May 25, 2021 Posted by | jazz, Music, music, concert, review, Reviews | , , , , , , , , , , , , , , , , | Leave a comment

Haunting, Stunningly Individualistic, Exotic New Orchestral and Piano Works From Konstantia Gourzi

Anájikon, the new album from Konstantia Gourzi – streaming at Spotify – will blow your mind. Gourzi’s often haunting compositions bring to mind sounds from traditions as far-flung as her native Greece, Armenia, Iran and India as well as contemporary minimalism. The rhythms here are strong and prominent, with heavy use of percussion. There’s more of an emphasis on melody than harmony, and Gourzi’s tunes are rich with chromatics and implied melody. There’s a careening intensity to much of the orchestration.

Gourzi conducts the Lucerne Academy Orchestra in the achingly lush, often utterly Lynchian Two Angels in the White Garden. A dramatically dancing percussion riff – and a hint of Richard Strauss – punctuate the mournfully tolling and then enigmatically swirling, allusively chromatic interludes of the first part, Eviction. The rhythms are more muted in Exodus, the brooding swirl of the orchestra receding for a hauntingly minimalist piano theme anchored by ominous bass and flickers throughout the ensemble. Part three, Longing has a dense, stormy pulse, akin to Alan Hovhaness in a blustery moment. The orchestra rise from stillness over looming, pianissimo drums to a bit of a Respighi-ish dance and then contented atmospherics in the conclusion, The White Garden.

The Minguet Quartett – violinists Ulrich Isfort and Annette Reisinger, violist Tony Nys and cellist Matthias Diener – first contribute Gourzi’s String Quartet No. 3, The Angel in the Blue Garden. The first movement, The Blue Rose begins with an insistent, staccato violin pulse anchoring achingly beautiful, lyrical cello and then a similarly melancholic, modal, Armenian-tinged viola line; it ends surprisingly calmly. Movement two, The Blue Bird pairs spare, broodingly soaring cello against fluttery echoes from the rest of the quartet – anxious wings, maybe?

The Blue Moon: The Bright Side is more minimal and hypnotic, high strings shimmering and weaving an otherworldly melody over a persistent cello pedal figure. The muted mystery of Turning, which follows, is over too soon. The Dark Side begins with a circling, distantly Balkan-tinged dance, pizzicato cello and viola answering each other beneath plaintive lustre.

Violist Nils Mönkemeyer and pianist William Youn close the record with a stunningly and starkly lyrical performance of Gourzi’s Three Dialogues For Viola and Piano, the most vividly Hovahaness-esque work here. Part one has variations on an allusive, poignant melody descending over simple, alternately lingering and insistently rhythmic piano accents. A catchy, circling bell-like interweave persists and finally rises in part two. Part three is at first shivery and otherworldly, then Youn runs a rippling riff beneath Mönkemeyer’s austerely looping, sailing lines. If this is your introduction to this brilliant and fascinatingly original composer, you are in for a treat: this might be the best album of the year so far.

May 19, 2021 Posted by | classical music, gypsy music, middle eastern music, Music, music, concert, review, Reviews | , , , , , , , , , , , , , , , , , , , , , , | Leave a comment

A Revealing New Take on an Iconically Scary Suite From Patricia Kopatchinskaja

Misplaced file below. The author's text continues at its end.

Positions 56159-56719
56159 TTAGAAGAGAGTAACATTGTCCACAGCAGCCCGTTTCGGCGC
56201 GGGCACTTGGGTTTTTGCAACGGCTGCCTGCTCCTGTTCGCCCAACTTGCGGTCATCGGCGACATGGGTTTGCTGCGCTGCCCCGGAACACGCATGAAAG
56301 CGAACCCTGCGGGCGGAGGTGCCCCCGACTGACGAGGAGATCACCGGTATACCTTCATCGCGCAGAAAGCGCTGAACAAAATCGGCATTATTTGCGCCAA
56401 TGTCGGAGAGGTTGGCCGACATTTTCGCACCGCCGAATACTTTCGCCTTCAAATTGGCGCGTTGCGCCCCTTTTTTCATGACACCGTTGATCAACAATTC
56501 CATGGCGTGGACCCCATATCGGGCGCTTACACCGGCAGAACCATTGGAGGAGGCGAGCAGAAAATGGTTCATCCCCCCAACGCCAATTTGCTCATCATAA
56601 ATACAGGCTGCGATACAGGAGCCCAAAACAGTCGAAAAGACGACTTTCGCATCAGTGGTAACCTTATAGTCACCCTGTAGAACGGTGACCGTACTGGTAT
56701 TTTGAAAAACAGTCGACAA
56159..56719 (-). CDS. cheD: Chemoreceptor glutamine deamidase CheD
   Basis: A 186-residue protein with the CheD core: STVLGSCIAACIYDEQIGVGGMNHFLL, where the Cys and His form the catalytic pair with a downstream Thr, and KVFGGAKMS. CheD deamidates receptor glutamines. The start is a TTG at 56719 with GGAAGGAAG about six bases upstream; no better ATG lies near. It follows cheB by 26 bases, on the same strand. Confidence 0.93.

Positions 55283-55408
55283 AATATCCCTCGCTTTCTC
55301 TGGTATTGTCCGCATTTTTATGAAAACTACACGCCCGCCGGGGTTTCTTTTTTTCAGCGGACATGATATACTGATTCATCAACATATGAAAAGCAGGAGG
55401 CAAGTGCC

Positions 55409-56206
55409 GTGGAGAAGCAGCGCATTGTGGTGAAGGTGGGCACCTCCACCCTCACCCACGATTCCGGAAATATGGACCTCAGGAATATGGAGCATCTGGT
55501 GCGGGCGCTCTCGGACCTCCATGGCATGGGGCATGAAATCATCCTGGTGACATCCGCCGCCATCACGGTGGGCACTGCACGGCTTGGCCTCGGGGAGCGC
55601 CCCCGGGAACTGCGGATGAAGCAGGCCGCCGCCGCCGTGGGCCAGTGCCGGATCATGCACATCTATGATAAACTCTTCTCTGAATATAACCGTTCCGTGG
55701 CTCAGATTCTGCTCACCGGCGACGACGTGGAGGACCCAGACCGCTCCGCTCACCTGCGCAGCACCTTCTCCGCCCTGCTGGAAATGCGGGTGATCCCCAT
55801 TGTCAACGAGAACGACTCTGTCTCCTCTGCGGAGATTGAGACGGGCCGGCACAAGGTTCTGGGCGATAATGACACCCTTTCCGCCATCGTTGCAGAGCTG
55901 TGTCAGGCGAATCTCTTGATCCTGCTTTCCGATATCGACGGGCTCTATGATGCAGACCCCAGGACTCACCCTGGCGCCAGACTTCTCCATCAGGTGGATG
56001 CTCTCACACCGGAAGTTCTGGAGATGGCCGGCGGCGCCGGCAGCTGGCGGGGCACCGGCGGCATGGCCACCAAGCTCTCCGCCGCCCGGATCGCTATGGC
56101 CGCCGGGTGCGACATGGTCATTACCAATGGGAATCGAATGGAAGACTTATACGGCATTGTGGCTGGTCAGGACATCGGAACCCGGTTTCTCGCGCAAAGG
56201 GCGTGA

As a student, Patricia Kopatchinskaja fell in love with Arnold Schoenberg’s Pierrot Lunaire. But she didn’t stop with the music: “All my life I have felt that I was Pierrot,” she reveals.

Scary admission. Now we know why she would seize the opportunity to be the macabre Michael Hersch’s go-to violinist. For fans of Schoenberg’s iconic portrait of mad obsession (and staple of horror movie scores), Kopatchinskaja has recorded the suite on her new album, streaming at Spotify. It’s truly a dream (or nightmare) come true for her, since she doubles as both violinist and vocalist.

And she revels in it. The way her voice matches that fleeting glissando early in the opening miniature attests to how deeply she dives into the rest of it. Having seen the great Lucy Shelton gleefully tackle these pieces more than once, it’s fair to say that Kopatchinskaja’s approach just as fearlessly entertaining, and surprisingly nuanced. Shelton would really dig in and try to half-sing Albert Giraud’s texts. Kopatchinskaja is more of an otherworldly narrator sprite.

Pianist Joonas Ahonen and the rest of an inspired ensemble join her in giving a stately strut to Colombine, providing sotto-voce, cynical cheer in Der Dandy, flitting mystery in Ein blasse Wascherin, a moody stroll for Madonna, and a distant moroseness to Der kranke Mond. Beyond just those highlights, the attention to detail throughout the twenty-one short segments is spectacular, from film noir furtiveness to deep-space gloom, unexpectedly restrained phantasmagoria and flickers of sardonic humor.

There are a handful of other pieces on the record. Webern’s Four Pieces for Violin and Piano, op.7 drift sepulchrally and offer stygian mystery alongside puckish cheer. Kopatchinskaja and Ahonen bounce slyly through Fritz Kreisler’s Miniature Viennese and its ersatz Romany riffage.

To close the album, Ahonen parses Schoenberg’s Six Little Piano Pieces op.19 for moody acidity, lingering unease and peek-a-boo humor. The inclusion of Schoenberg’s pointless arrangement of Johann Strauss’s schlocky Emperor Waltz makes an awful segue out of Pierrot Lunaire: punk classical this is not. Going straight to Schoenberg’s Phantasy For Violin and Piano, op.47, which Kopatchinskaja and Ahonen play colorfully and acerbically afterward, would have been perfect.